An awful lot of ink has been spilled on Christine O'Donnell's monumental upset of moderate Republican Mike Castle in the Delaware primary on Tuesday. Far too much, in fact. So let's cut to the chase. There are really only four things you need to know:
1. Yes, that is almost certainly the end of GOP prospects for this Senate seat.
If anything, the PPP (D) poll showing O'Donnell trailing New Castle County Executive Chris Coons by 16 points was only surprising because the lead was so small. After the divisive primary battle, the revelations about O'Donnell, and her lack of ideological synchronization with the state, one would expect Chris Coons to be able to climb above 50 percent in a state where 62 percent of the voters voted for President Obama in 2008.
Regardless, it is still difficult to imagine that this is Coons' high point. Some conservatives have emphasized that there were 57,000 voters in the Republican primary, far more than expected. This is true. But the 2008 Democratic primary for Governor drew 73,000 voters, and Joe Biden drew 257,539 votes in his 2008 victory over O'Donnell. Tom Carper got 170,567 in 2006. In other words, even if O'Donnell gets all of the Castle primary voters (a dubious proposition at best), she still has an awful lot of Independents to convince.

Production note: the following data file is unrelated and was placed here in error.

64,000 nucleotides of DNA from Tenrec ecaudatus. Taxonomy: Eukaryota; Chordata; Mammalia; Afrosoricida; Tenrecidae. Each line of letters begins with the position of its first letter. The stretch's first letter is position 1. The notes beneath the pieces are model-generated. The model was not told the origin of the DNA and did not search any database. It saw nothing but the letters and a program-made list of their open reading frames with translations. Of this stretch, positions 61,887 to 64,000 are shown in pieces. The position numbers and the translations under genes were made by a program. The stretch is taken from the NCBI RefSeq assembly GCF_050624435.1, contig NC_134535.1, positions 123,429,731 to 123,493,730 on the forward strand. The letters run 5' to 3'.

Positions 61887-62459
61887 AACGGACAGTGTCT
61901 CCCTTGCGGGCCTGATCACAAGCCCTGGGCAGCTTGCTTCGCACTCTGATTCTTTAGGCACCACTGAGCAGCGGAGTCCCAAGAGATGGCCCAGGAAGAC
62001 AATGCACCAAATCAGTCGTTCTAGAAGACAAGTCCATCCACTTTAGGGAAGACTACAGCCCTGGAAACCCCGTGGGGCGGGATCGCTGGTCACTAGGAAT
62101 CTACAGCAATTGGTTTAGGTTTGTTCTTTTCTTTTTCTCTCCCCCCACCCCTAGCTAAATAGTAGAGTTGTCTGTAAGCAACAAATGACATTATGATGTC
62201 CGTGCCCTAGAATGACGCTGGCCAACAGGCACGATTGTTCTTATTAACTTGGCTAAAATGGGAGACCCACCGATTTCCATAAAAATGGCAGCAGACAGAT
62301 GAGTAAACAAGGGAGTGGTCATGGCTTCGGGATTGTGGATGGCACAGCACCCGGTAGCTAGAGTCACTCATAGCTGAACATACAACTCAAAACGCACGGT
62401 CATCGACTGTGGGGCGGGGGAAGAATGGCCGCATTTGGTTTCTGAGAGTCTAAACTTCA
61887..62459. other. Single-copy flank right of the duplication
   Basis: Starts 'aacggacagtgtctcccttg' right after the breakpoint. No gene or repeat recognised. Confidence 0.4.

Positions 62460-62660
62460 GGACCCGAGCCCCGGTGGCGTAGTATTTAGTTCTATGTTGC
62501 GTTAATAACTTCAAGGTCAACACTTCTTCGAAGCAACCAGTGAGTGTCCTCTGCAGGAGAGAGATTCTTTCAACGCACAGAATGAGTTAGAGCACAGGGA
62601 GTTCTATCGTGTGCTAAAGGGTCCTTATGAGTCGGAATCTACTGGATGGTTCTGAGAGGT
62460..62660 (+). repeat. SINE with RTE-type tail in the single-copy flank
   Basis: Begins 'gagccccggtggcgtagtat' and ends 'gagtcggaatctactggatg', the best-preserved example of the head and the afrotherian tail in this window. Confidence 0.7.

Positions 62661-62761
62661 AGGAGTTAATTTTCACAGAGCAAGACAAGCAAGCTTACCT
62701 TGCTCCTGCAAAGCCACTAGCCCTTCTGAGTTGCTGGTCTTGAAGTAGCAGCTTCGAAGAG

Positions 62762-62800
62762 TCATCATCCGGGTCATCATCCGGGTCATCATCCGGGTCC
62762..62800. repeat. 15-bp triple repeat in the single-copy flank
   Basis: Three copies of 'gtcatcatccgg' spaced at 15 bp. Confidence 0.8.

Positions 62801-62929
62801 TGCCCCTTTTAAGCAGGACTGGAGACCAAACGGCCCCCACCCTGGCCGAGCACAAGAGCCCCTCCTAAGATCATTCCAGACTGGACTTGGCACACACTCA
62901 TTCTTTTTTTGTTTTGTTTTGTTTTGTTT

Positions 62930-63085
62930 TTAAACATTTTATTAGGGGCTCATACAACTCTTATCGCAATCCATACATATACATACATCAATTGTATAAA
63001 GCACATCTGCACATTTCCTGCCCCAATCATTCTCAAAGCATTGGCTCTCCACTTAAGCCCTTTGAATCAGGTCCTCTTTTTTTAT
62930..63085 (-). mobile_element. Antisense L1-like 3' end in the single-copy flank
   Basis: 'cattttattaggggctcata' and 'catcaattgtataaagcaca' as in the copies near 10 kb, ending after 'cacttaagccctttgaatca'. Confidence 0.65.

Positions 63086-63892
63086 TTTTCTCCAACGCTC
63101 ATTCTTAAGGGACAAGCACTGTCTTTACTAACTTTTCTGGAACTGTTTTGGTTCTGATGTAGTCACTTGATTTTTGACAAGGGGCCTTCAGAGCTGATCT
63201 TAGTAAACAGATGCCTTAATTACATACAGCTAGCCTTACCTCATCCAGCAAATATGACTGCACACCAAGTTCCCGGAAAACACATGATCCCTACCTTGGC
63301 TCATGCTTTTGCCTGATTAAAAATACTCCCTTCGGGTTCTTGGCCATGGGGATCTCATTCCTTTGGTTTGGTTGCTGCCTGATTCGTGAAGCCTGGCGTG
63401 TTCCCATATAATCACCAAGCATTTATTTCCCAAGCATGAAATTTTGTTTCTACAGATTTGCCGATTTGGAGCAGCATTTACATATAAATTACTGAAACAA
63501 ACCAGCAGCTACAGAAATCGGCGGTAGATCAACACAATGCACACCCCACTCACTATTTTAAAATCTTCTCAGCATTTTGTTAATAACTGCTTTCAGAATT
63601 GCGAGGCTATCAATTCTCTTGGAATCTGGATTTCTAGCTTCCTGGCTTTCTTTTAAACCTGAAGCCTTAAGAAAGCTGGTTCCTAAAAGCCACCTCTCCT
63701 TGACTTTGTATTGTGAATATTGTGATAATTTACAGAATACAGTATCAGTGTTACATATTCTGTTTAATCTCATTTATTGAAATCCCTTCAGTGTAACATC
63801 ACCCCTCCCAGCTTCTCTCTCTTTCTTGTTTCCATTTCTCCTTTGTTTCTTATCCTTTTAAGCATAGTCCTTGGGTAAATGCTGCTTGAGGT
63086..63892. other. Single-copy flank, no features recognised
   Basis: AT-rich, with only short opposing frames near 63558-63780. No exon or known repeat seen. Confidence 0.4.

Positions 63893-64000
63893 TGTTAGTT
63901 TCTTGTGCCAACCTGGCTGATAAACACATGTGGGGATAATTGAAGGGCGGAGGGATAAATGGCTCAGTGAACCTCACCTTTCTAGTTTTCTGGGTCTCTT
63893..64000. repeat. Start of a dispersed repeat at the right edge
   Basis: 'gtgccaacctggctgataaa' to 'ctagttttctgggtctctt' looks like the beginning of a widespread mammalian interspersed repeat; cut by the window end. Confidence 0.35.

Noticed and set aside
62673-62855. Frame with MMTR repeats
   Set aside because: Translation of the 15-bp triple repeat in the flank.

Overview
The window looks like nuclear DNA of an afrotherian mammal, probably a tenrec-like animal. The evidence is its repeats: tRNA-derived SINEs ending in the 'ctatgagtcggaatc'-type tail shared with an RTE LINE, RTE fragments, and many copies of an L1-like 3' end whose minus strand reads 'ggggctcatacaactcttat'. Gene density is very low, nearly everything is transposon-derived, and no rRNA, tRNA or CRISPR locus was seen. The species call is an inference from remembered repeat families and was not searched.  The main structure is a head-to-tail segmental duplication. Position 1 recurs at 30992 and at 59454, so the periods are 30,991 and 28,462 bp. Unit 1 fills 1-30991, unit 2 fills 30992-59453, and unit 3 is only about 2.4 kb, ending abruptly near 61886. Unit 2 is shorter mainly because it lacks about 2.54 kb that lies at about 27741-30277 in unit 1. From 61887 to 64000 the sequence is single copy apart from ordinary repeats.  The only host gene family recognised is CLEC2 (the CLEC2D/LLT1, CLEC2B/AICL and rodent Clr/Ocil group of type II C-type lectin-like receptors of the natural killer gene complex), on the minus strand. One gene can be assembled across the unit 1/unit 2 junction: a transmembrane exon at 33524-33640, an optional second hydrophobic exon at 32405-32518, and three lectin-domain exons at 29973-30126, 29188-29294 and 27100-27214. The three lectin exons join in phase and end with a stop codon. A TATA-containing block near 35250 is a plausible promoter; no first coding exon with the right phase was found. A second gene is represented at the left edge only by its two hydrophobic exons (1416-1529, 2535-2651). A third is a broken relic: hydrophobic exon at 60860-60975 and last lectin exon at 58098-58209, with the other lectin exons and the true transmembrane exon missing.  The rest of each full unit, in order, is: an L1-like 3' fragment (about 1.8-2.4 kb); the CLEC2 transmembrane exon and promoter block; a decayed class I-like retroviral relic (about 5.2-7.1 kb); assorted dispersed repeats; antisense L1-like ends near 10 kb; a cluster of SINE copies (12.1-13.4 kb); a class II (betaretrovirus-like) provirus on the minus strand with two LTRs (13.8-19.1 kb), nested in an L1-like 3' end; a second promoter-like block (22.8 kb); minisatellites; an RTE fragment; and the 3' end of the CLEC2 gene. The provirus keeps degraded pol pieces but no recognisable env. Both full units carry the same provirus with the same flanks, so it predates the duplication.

Conservatives also like to point to Joe Miller, Rand Paul, Marco Rubio, Ken Buck, Pat Toomey, Sharron Angle, and Ron Johnson as examples of candidates who were derided by the establishment as too conservative, and whose nominations drew groans. First, let's remember that none of these candidates have won yet. Angle and Johnson are no better than 50-50 shots to win right now, and all of the rest, save Miller, are just now opening up significant advantages.